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Tips For Dealing With Bladder Control

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Don't Wait to Get Your Bladder Problems Checked Out and Treated

Dealing with severe bladder problems shouldn't be something that you put off. Not just because of the misery that the symptoms themselves can inflict upon your day-to-day life or to avoid embarrassing situations with incontinence.  But because the underlying reason for the incontinence can be innocuous and superficial or can be very serious.  Once you understand the root of your problem you will be equipped to survey the ways of responding.

Tips For Dealing With Bladder Control

It's imperative to see a gynecologist or a urologist to rule out more serious health problems that the problem may be reflecting since many of those problems can progress and get worse with time if not treated in a timely matter. Also, these specialists can suggest some pretty simple solutions for minor incontinence right away.  You may learn that the solution is as easy as a two week perscription of antibiotics or a tube of estrogen cream. Your doctor should first offer you the least invasive and simplest solutions as long as the reason for the incontinence has been ruled out to be a non-life threatening situation.

Medication, the Physician's Most Readily Available Tool

The most immediate solution that most medical doctors choose, because the drug industry visits them daily and schools them on doing it, is to write a perscription and give you medication.  Doctors see medication as something a patient can be counted on to take, vs. diet, exercise and life style changes.  You will find that naturopathically trained doctors take a different route with drugs being used much more judiciously. Medications, without fail, have side effects, that is repercussions that are not helpful to your health.

Some of the most effective pharmaceuticals for more serious bladder control issues include

  • topical or vaginal estrogens,
  • Tolterodin (Detrol),
  • (Ditropan, Oxytrol),
  • (Sanctura),
  • Imipramin,
  • Darifenacin (Enablex) and
  • Propantheline.

These medications either stop contractions that can result in incontinence, relax muscles that could be blocking you from releasing all that's in your bladder or to the contrary; tighten the muscles in your bladder that are not working hard enough to stop your bladder from leaking.

The three main causes just mentioned can only be decided by your physician, hence, illustrating the importance of seeing your doctor before seeking medication or treatment on your own.

Pharmaceutical options for better bladder control aside, there are some simple things you can do to naturally increase bladder control after you have been checked out by the doc!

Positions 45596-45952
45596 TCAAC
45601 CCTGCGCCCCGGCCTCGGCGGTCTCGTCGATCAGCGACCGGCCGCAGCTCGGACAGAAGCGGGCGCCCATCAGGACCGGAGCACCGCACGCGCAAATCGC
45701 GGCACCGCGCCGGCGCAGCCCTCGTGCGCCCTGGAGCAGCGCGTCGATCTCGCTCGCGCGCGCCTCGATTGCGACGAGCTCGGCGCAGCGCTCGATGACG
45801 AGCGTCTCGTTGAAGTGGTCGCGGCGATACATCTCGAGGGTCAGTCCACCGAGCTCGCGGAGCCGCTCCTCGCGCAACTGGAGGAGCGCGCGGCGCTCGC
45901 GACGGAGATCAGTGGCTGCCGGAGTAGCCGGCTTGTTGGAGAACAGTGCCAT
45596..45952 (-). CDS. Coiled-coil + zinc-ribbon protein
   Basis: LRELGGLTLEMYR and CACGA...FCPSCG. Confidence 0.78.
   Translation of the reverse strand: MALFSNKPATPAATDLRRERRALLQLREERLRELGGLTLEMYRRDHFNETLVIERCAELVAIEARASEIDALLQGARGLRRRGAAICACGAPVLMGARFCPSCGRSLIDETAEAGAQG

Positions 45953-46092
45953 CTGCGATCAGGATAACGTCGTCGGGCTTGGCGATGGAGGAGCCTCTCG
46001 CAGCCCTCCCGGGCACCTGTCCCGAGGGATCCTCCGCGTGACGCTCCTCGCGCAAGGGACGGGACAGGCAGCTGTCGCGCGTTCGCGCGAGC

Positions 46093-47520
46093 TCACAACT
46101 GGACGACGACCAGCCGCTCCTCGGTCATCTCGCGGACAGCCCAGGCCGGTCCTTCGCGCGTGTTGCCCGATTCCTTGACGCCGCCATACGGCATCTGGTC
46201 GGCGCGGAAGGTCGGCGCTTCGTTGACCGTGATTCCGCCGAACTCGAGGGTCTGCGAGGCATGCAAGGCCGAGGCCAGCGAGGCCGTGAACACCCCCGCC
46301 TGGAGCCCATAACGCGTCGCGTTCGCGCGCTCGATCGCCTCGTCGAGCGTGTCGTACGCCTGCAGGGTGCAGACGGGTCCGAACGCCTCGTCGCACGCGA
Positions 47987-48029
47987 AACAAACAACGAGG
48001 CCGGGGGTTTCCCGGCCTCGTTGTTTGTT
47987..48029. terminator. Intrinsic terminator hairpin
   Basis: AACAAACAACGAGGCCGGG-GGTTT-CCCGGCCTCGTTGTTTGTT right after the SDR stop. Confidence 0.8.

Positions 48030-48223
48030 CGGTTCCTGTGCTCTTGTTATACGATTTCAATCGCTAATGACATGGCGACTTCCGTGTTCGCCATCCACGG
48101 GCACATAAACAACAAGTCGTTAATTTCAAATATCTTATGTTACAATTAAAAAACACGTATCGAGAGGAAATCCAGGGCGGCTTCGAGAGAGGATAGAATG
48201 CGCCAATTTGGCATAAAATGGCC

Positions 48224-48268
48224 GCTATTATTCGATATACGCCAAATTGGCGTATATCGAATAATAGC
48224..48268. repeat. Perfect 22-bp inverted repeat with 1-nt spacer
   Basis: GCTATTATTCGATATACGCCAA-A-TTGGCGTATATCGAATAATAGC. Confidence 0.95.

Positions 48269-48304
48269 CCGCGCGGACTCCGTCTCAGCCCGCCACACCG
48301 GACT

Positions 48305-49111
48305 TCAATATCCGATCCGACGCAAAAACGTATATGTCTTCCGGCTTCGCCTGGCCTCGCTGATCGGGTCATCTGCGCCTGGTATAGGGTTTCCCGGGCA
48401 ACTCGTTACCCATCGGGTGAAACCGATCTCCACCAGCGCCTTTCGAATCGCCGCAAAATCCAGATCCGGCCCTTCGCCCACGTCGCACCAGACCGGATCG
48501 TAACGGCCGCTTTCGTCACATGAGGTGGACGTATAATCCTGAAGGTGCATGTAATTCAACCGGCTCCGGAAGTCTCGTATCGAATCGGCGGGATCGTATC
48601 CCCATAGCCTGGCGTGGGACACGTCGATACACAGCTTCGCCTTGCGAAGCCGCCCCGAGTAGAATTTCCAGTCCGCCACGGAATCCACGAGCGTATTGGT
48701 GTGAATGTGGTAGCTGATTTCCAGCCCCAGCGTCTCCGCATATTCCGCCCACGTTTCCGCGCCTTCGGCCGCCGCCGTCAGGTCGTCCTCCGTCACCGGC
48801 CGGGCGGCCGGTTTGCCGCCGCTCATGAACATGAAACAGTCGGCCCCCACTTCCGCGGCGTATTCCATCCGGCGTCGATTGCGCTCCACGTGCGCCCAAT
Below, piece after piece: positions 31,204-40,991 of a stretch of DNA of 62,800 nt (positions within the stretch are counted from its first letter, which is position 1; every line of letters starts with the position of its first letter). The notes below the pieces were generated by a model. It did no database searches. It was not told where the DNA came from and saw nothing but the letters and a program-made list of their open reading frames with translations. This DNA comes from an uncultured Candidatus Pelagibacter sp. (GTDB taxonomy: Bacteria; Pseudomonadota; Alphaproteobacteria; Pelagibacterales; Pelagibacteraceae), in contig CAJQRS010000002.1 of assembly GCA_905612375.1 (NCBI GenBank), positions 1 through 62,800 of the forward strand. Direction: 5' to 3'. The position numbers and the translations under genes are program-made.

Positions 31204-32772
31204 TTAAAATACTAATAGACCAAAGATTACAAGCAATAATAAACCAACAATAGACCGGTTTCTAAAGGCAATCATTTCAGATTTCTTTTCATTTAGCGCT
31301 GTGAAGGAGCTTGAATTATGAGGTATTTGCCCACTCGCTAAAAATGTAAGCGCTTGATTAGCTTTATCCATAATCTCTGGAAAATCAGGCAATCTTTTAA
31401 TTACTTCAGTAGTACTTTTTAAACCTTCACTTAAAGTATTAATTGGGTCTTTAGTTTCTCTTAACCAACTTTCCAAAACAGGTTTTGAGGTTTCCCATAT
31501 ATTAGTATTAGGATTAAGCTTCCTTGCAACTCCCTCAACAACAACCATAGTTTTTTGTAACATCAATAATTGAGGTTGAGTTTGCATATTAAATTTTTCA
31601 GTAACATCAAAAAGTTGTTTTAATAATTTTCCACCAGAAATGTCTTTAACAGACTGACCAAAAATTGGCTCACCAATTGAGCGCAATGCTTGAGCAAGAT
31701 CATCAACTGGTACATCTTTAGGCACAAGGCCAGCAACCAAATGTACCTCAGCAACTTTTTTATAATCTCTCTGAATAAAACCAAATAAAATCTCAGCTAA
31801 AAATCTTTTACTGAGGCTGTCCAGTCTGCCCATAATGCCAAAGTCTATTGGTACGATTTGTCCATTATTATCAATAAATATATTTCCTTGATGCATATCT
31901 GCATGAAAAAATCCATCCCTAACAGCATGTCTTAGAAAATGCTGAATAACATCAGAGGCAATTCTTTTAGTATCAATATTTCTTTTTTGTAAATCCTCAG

Related Health Factors to Consider for Improving Bladder Control

One is to lose weight to increase bladder control and space. Some studies have concluded that when enough exercise and healthy dieting is practiced, especially by over weight women, incontinence episodes are reduced by an average of 70%, showing that weight loss reduces incontinence dramatically in many cases, especially when pelvic exercises are practiced as part of the weight loss regimen. Kegel exercises are an especially effective way to work out the pelvic floor and sphincter muscles which will help to plug the leakages.

Strengthening Exercises

Pelvic floor muscle exercises or PFME and Kegels exercises are also useful, especially after childbirth and should also be practiced to strengthen components of the bladder. Also bladder training to treat incontinence can supplement your regimen for bladder control. This includes delaying urinating (to stretch the bladder), urinating only once every few hours or even learning to relax your muscles when you go to the bathroom. These techniques to fight incontinence have met limited success compared to directly exercising the muscles of the bladder, but won't hurt nonetheless.

Cutting Edge Non-Invasive Retraining Treatments

Two other interesting and basically non-invasive treatments for bladder control include biofeedback and electrical stimulation for incontinence treatment. Biofeedback for incontinence is used to track, throughout a span of time, when bladder and urethral muscles contract, by using electronic devices to measure these contractions.

Using the information about these patterns, timed exercises and electrical stimulation is used to help control the muscles of the bladder. The electrical stimulation strengthens the muscles in the same way working out builds muscles, in other words by flexing them. This has in some cases stabilized overactive muscles and contracted urethral muscles making it useful for both stress incontinence and urge incontinence.

Finally, depending upon your level of incontinence, there are many absorbent products for incontinence to make life much easier in the meantime. There are shields, under pads, diapers, briefs and other protective underwear that you can try in order to see which best suits your needs.

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